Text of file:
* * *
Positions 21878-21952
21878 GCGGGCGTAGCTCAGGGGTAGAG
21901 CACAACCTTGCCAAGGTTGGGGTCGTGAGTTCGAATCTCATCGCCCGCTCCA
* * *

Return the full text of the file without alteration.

Positions 21878-21952
21878 GCGGGCGTAGCTCAGGGGTAGAG
21901 CACAACCTTGCCAAGGTTGGGGTCGTGAGTTCGAATCTCATCGCCCGCTCCA